And the following Battle for France, although it included the Panzer Divisions, was largely an invasion by a German Army whos infantry were on foot and that used draft horses to move its artillery.
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  #35  
Old August 3rd, 2010, 08:21 AM
mailinutile2 mailinutile2 is offline
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Originally Posted by Cook View Post
The Bulk of the French Army, including its best divisions, were all in the mobile armies that were cut off in Belgium. The remainder were poorer quality, which was why they’d been posted to the Maginot Line, where mobility and counter-attack would not be required.

And the following Battle for France, although it included the Panzer Divisions, was largely an invasion by a German Army whos infantry were on foot and that used draft horses to move its artillery.
However, the following following Battle for France was essentially based on shock.
Most of the french army was unscathed and it was still a dangerous foe, had it decided to fight (see Great War for further details).
Panzer and mechanized units were the main mean to induce such a shock.
Blunting them and giving time to recover from the awe would mean the risk of the french building trenches.
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  #36  
Old August 3rd, 2010, 08:25 AM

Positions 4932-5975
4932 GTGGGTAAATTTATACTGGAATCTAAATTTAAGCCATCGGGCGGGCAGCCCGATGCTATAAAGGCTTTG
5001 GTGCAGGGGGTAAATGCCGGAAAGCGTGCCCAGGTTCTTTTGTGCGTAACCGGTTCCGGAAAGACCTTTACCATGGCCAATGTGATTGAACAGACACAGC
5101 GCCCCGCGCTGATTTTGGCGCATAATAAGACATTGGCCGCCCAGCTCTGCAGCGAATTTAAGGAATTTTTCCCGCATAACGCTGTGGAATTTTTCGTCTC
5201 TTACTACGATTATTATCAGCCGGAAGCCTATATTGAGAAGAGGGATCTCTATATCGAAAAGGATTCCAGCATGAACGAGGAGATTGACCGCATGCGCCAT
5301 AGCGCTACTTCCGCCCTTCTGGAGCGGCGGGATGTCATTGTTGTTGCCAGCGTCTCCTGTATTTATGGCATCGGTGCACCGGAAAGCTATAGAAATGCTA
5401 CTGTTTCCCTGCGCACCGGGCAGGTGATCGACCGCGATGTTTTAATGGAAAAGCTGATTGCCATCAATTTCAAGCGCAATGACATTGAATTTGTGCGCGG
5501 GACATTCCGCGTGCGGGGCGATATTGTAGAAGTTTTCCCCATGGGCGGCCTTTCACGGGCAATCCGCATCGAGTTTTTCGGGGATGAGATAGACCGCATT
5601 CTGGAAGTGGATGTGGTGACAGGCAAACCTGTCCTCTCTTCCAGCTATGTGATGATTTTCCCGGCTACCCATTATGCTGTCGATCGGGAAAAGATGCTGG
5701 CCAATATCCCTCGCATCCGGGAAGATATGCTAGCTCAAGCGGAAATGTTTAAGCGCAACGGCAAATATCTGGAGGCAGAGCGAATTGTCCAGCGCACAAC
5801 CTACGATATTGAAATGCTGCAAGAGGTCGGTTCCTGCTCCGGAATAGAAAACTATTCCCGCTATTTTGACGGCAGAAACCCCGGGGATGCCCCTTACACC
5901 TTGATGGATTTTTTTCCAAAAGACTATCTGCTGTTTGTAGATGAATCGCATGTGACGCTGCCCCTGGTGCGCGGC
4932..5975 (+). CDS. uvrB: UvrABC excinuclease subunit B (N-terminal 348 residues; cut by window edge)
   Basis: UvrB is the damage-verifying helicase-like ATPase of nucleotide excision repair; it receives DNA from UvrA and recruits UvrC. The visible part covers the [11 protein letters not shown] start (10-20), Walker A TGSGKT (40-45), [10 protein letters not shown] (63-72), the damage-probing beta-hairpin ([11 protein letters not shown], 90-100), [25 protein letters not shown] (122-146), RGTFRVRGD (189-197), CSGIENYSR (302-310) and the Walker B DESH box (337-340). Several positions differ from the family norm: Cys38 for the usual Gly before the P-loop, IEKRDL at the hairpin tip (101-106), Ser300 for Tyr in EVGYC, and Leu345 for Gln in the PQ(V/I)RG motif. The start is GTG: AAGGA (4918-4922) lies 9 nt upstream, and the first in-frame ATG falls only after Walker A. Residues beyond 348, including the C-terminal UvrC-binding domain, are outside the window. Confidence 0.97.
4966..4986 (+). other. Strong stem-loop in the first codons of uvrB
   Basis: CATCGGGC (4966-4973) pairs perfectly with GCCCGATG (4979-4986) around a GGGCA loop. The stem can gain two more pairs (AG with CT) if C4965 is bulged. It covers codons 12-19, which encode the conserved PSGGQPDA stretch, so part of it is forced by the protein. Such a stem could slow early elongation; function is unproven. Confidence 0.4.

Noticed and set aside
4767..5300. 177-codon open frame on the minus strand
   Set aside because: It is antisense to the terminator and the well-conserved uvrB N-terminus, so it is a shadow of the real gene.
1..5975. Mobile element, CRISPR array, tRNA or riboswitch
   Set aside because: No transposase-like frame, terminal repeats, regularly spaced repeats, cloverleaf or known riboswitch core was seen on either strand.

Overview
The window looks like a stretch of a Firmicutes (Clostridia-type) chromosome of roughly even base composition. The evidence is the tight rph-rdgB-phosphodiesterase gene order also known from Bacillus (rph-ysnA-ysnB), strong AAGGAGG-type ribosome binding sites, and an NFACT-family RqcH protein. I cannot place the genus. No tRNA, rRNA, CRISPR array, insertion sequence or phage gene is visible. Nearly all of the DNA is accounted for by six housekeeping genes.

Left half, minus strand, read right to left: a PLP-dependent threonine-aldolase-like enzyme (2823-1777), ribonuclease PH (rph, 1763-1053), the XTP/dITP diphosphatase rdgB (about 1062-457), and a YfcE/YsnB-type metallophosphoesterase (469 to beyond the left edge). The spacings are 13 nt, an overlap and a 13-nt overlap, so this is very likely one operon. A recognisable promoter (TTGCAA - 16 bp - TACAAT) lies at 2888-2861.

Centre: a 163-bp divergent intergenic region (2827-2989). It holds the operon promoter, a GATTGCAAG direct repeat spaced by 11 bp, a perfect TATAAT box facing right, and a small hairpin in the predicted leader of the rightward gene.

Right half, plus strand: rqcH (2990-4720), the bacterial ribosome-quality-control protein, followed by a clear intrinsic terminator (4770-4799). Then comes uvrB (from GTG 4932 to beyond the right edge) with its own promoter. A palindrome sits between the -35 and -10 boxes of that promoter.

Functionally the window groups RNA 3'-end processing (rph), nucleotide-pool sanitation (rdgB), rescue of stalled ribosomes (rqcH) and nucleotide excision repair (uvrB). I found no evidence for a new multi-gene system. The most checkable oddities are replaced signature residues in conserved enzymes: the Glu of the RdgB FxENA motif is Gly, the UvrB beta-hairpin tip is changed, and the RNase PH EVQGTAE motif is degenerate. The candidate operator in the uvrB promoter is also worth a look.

Cook Cook is offline
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Originally Posted by mailinutile2 View Post
Most of the french army was unscathed and it was still a dangerous foe, had it decided to fight Panzer and mechanized units were the main mean to induce such a shock.
Blunting them and giving time to recover from the awe would mean the risk of the french building trenches.
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Originally Posted by Cook View Post
The Bulk of the French Army, including its best divisions, were all in the mobile armies that were cut off in Belgium. The remainder were poorer quality, which was why they’d been posted to the Maginot Line, where mobility and counter-attack would not be required.
The B.E.F. were only a very small part (6 divisions) of the Anglo-French Armies that marched north into Belgium and were subsequently trapped by the German advance through the Ardennes.